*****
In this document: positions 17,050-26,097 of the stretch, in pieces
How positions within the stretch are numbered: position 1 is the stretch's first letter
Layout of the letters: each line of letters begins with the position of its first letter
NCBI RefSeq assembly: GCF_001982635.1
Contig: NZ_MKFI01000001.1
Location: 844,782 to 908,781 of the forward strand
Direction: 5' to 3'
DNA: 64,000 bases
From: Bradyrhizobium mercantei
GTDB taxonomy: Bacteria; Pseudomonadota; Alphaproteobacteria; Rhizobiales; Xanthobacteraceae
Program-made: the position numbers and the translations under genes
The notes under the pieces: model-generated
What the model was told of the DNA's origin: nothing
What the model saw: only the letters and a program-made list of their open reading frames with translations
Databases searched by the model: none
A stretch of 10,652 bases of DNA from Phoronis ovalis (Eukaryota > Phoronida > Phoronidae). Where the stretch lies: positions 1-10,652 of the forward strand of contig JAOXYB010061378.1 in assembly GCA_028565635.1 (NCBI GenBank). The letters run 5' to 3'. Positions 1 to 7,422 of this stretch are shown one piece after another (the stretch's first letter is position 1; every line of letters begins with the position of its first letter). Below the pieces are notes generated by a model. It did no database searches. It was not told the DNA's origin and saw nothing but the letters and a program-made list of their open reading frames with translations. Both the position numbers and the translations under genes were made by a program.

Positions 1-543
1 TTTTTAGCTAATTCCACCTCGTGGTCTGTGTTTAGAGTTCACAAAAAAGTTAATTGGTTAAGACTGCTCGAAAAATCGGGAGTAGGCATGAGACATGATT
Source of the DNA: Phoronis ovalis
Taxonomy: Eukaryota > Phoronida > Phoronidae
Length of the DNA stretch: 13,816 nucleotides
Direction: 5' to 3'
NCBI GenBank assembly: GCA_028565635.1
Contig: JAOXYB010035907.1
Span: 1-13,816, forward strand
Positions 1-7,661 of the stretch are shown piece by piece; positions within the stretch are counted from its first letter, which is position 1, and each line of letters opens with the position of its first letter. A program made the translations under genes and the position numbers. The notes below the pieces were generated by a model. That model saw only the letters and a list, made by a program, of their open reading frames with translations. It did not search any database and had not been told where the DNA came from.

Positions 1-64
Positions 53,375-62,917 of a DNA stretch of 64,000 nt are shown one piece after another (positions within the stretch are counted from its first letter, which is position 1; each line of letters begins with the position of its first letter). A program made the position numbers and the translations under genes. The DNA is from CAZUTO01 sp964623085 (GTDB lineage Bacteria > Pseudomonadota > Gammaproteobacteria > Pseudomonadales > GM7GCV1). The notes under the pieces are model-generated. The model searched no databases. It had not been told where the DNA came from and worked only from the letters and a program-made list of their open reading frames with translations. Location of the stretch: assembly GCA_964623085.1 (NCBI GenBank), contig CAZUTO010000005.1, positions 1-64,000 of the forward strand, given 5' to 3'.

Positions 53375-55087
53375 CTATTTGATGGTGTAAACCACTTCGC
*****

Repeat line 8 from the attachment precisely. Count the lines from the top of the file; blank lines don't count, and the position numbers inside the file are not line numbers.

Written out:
DNA: 64,000 bases